Nirvanix is a cloud storage company that offers several solutions around their Storage Delivery Network(SDN). Nirvanix is at its core an API-based cloud storage solution, similar to Amazon S3. In fact, what they’ve done is simply created a “better-s3-than-s3″, solution which adds a lot of intelligence to the backend storage to give you the benefits of global load balancing and Content Delivery Network (CDN) capabilities. As the CEO says, take Amazon S3 and smash it together with the Akamai CDN and you get Nirvanix.
Here’s what irritates me…. they keep beating on this “the box is dead” drum. That slogan is misleading at best, and hypocritial at worst. Hypocritical because one of the products they sell based on the Nirvanix SDN is a gateway NAS software solution called Cloud NAS, which is really just a FUSE module for the SDN. So I think what they really mean is “their box is dead… ours is great.” A much more truthful slogan might be that “disk is dead”, as you could call their CloudNAS box a “diskless storage server”.
There is really a lot of confusion in the cloud space between what is available as a common protocol storage solution (NFS, CIFS, iSCSI, etc) versus some API based solution like Nirvanix or S3. Are you going to run Exchange on Nirvanix? No, although you might backup Exchange to a service offered by some company which as its backed uses the Nirvanix SDN.
The same problem exists for S3… people commonly claim they use S3 for all sorts of things, but more often than not, they aren’t using S3 at all… rather they are buying a service from someone who themselves uses S3 as the backend store. It’s misleading and confusing to new consumers and busy IT pro’s who can’t keep up all the time.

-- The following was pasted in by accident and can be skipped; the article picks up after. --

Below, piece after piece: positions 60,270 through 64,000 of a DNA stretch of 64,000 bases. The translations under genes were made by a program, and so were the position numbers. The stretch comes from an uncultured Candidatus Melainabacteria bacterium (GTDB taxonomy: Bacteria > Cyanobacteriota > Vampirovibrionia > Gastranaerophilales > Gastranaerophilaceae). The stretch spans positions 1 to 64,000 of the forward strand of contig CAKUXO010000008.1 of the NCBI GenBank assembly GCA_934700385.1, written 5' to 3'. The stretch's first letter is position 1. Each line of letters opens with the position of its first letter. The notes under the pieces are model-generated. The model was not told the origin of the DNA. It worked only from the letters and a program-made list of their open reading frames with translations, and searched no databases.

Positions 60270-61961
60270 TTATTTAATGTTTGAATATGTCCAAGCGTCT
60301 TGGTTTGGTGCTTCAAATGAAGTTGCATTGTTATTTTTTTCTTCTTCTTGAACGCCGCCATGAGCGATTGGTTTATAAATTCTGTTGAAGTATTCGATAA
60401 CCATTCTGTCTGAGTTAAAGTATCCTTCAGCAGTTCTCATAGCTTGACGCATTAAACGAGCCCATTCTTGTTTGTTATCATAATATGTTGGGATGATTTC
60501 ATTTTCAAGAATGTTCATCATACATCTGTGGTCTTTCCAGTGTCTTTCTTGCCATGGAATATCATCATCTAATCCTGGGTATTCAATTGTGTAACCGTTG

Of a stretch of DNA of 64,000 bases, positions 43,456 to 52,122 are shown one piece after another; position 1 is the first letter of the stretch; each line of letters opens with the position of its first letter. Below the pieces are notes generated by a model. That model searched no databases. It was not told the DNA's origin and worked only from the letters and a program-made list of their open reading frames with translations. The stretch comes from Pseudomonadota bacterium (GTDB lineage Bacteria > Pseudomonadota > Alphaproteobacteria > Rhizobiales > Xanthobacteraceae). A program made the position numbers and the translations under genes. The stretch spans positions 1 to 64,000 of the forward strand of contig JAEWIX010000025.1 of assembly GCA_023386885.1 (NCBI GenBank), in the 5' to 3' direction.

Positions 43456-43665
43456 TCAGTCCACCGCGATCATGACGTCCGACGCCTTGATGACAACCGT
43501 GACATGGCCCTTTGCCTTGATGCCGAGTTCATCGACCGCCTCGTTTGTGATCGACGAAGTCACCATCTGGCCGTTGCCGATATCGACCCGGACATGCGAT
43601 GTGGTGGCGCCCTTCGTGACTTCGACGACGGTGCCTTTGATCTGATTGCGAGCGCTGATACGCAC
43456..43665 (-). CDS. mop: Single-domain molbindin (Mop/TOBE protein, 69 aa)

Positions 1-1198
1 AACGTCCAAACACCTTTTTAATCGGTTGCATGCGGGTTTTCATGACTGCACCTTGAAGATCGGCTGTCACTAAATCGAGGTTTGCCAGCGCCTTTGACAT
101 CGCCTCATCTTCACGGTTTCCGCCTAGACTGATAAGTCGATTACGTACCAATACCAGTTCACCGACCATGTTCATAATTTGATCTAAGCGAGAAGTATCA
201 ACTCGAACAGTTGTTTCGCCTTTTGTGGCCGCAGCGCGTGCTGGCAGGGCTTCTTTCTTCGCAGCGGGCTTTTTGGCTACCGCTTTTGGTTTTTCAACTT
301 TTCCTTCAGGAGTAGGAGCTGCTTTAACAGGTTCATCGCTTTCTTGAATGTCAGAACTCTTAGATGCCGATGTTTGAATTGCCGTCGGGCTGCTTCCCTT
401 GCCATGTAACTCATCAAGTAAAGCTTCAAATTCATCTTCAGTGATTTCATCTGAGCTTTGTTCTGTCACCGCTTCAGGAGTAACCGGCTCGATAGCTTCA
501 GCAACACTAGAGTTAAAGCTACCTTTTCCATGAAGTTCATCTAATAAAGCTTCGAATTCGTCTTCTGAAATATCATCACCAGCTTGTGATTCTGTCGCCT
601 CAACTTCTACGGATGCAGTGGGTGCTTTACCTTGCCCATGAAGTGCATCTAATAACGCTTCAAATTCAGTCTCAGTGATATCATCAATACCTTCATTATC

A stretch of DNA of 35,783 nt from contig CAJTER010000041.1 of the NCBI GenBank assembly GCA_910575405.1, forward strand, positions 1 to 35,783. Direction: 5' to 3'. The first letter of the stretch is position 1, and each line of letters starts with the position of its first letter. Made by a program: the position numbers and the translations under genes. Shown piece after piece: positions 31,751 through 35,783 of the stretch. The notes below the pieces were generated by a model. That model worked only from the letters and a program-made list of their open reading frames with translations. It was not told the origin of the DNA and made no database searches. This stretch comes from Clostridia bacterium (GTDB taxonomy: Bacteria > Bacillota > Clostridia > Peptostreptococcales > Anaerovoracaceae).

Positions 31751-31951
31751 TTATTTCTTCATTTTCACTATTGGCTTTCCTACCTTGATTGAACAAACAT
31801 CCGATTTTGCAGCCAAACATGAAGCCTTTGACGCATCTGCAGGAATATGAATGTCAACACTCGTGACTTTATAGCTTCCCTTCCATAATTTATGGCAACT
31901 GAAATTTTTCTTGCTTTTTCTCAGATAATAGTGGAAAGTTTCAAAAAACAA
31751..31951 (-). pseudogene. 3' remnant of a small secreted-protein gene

So, Nirvanix is a great solution for any of you currently unhappy with S3′s scalability…. but, the box is not dead. Not by a long shot. Just a lot of marketing hype that confuses potential customers from fully understanding what the product really is.
If you are in the real world, not developing your own applications, and are interested in real storage protocols that anyone can use out of the box, go check out Zetta (currently in beta). Zetta is currently planning to offer multi-protocol access (NFSv3,v4, CIFS, WebDav, SFTP, with more to come) on a pay-for-what-you-use model. No setup, just mount and go…. that is the way it ought to be.
- Perhaps the best way to distinguish the two approaches is based on audience…
- If you’re a (web) developer who just wants a way to store data that you don’t own… consider Amazon S3 or Nirvanix SDN.
- If you’re a SysAdmin who wants a remote data store that inter-operates with your existing infrastructure… go Zetta.
- … alternatively, if you want local storage that actually works and is easy to use, get an open storage platform.
Just as an aside… Sun knows how to smash stuff that’s actually working and continues to work. Far more entertaining than beating up eBay scrap systems in a field.